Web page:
Histone ubiquitination by the DNA damage response is required for efficient DNA replication in unperturbed S-phase. Schmid et al.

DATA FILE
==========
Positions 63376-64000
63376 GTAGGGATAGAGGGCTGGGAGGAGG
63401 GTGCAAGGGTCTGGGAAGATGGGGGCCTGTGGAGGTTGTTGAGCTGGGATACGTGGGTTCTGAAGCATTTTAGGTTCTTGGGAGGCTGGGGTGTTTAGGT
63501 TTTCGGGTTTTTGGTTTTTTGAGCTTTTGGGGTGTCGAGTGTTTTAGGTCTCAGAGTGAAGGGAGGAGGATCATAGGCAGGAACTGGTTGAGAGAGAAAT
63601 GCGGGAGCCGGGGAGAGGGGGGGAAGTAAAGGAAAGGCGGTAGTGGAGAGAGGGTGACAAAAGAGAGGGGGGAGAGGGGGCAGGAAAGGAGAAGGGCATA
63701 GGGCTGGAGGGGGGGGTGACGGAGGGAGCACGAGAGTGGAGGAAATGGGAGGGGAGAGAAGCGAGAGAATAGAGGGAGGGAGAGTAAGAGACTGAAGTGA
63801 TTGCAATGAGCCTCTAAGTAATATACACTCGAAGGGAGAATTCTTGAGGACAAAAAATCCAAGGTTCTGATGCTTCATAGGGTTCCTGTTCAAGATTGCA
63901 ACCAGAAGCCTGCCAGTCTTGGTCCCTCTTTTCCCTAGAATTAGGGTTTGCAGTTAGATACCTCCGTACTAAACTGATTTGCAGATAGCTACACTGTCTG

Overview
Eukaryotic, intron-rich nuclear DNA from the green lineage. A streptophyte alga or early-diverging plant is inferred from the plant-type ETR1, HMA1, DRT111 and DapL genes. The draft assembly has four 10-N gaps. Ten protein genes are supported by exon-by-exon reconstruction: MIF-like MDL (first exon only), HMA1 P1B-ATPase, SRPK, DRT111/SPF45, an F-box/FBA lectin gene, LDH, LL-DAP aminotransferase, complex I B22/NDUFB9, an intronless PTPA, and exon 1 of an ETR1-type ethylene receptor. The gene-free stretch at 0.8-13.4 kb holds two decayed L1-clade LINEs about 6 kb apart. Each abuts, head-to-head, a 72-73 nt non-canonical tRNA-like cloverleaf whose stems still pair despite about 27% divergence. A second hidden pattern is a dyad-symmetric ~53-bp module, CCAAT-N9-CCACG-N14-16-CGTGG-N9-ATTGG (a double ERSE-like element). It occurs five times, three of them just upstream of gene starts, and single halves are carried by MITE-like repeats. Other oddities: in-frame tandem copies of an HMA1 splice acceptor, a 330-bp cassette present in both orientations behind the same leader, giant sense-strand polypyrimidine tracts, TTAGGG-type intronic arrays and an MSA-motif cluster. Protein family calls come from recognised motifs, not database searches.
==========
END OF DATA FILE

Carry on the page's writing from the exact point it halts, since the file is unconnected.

Aiming at better understanding the role of non-canonical ubiquitin-mediated events in the control of DNA replication, we made quite relevant observations on the role of key DNA damage response factors – ATM/RNF8/RNF168/53BP1 – in ensuring complete and accurate DNA replication. In a nutshell, we found that the histone ubiquitin ligase RNF168 associates with PCNA at a subset of replication factories and is required for proper DNA replication in unperturbed S phase. RNF168-deficient cells show accumulation of reversed forks and reduced fork speed, which relies on MRE11-dependent reversed fork processing. These replication phenotypes are shared with other key DDR factors, ATM, RNF8 and 53BP1, and are recapitulated in cells derived from patients affected by the RIDDLE and Ataxia Telangiectasia syndromes, caused by loss of RNF168 and ATM, respectively. RNF168-deficient cells show defects in replicating a prototype of difficult-to-replicate regions, i.e. expanded GAA repeats, previously shown to induce transient fork slowing and remodelling. These replication defects are associated with detectable chromosome abnormalities in mitosis.